By Morgan Phillips
After Fulham’s 2-0 victory over Championship leaders Wolverhampton a friend of mine sent me the two-page analysis of the match by the Midlands based Express & Star newspaper. It pulled no punches.
For the fans, John Lalley judged the Wolves players ‘passive, sluggish and all too easily brushed aside’. Their manager largely agreed: “The team needs to improve in every aspect, both defence and offensive.”
Most telling of all, the Express & Star could not find a single incident worthy of its ‘Best Moment’ feature. Although Wolves are still comfortably placed in the table, the post-match mood was one of apprehension and gloom. The players were anxious to show the manager and the supporters that they were so much better than their performance at Craven Cottage had suggested. Unluckily for them their weekend’s home match with Reading had to be postponed because of the weather.
Fulham on the other hand approached the Derby game with quiet confidence. They had further cause for celebration when the London Football Awards named Ryan Sessegnon as EFL Player of the Year and Young Player of the Year. His manager even suggested his inclusion as a wild card in England’s World Cup squad.
That remains a tantalising possibility. But Fulham fans had more pressing questions. Could the team extend the winning run at Derby County, who were just one point ahead in the table? Indeed, would the game be postponed because of snow and ice? By Friday it was clear that this vital fixture would go ahead.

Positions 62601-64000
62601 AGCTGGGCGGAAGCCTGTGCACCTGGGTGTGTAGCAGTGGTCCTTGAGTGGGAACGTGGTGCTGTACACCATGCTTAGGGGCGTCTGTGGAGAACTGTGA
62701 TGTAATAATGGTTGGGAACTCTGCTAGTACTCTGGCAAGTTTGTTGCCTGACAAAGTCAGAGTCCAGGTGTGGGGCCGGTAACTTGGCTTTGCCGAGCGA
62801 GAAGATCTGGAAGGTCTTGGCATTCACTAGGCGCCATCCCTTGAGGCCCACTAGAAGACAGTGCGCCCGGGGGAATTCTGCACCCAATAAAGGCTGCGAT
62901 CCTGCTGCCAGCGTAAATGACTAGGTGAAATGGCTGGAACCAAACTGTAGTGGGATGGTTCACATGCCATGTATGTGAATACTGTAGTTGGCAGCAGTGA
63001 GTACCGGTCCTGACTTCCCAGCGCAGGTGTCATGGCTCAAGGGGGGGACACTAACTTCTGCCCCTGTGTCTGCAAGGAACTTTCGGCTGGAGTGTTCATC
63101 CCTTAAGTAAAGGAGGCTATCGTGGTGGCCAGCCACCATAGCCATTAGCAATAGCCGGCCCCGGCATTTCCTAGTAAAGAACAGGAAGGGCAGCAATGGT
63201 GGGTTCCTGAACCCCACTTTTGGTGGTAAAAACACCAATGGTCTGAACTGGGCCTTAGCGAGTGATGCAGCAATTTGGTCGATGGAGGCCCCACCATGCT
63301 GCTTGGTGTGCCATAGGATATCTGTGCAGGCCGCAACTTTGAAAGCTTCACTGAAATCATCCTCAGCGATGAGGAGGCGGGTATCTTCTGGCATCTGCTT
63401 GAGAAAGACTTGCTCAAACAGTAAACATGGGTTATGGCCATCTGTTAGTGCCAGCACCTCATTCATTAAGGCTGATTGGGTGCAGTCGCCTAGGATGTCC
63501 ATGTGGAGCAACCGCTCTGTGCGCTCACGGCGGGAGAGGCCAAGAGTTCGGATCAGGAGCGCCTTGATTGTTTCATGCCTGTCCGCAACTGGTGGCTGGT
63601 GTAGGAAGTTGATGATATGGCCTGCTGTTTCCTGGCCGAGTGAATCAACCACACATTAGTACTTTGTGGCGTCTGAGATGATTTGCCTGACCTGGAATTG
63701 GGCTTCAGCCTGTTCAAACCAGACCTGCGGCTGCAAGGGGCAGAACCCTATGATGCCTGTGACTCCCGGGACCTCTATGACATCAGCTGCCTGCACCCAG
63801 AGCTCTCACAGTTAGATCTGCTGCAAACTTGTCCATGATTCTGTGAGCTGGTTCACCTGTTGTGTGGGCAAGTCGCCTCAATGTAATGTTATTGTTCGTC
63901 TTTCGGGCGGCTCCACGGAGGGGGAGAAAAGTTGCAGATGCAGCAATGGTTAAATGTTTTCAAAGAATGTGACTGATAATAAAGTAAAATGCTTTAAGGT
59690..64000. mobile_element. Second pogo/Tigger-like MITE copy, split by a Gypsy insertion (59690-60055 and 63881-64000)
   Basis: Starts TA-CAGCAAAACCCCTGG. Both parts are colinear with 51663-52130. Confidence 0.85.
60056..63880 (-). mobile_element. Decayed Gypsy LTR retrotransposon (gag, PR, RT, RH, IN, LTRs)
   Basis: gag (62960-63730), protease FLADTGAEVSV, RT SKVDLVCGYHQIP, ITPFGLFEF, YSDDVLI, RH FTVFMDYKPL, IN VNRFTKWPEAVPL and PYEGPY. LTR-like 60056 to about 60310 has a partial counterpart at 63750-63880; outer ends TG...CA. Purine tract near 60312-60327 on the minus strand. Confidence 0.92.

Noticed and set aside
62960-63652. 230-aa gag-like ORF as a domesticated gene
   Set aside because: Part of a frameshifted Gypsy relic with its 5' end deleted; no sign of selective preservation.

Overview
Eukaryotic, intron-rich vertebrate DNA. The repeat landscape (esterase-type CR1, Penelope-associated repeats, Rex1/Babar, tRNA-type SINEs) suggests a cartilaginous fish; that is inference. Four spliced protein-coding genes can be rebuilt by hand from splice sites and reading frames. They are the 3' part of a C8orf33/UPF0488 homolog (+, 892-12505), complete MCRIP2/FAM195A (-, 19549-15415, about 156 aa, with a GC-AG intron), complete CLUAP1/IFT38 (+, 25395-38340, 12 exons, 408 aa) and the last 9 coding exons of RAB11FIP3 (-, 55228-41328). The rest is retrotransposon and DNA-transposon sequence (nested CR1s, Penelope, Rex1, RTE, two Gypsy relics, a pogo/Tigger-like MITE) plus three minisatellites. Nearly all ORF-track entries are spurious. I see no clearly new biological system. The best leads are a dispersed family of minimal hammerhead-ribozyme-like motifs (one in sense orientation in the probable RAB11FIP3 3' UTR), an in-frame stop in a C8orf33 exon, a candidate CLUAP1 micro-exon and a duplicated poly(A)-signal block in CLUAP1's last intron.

Fulham’s newly minted partnership of Sessegnon and Aleksandar Mitrovic once again drove defenders to despair. The Serb scored from a corner as early as the tenth minute and though Derby responded menacingly Ryan Sessegnon planted a similar daisy-cutter past Scott Carson 12 minutes later after an inspired backheel by Stefan Johansen. The Ryan/Aleks duo could have made the game safe before the interval, but Mitrovic was just off target.
The second half ramped up the tension as Kevin McDonald and his Fulham colleagues faced a furious onslaught from Derby. In the 68th minute Tommy Huddlestone eventually put the ball past Marcus Bettinelli, and the Rams sensed that a draw was within reach. Bettinelli, however, could not be beaten again. From a difficult and bruising match Fulham emerged victorious and moved into fourth place.
The snow and ice had vanished by Tuesday when Sheffield United visited the Cottage. Early in the match a beach ball landed beside me; Fulham supporters are in playful mood. Though United showed strength and determination throughout the match they had little chance of saving a point. True the 3-0 score line would have been improbable without Mitrovic, who struck in the 31st and the 44th minute. His second intervention (a delicate deflection of Johansen’s pass) was so fleet that it was barely visible to us in the Hammersmith End. As a consolation we were treated after the interval to a thrilling goal by Tom Cairney, now fully restored to form and fitness.
Once again this was a team victory. The words defence and attack lost their meaning as every outfield player displayed total commitment to the cause. In my 70 years I do not recall such unity amongst both players and supporters.
Of course the winning run must end at some point. After the Sheffield match I heard a Fulham fan declare: “You’ll see. We’ll beat Preston, then lose to Rangers!”
The first bit of the prophecy came true, thanks to Mitrovic and some inspired substitutions by Jokanovic, marking a 1-2 away victory. Let us hope that the second part is fake news for Saturday’s derby clash at Craven Cottage.
The views expressed in this blog are those of the author and unless specifically stated are not necessarily those of Hammersmith & Fulham Council.
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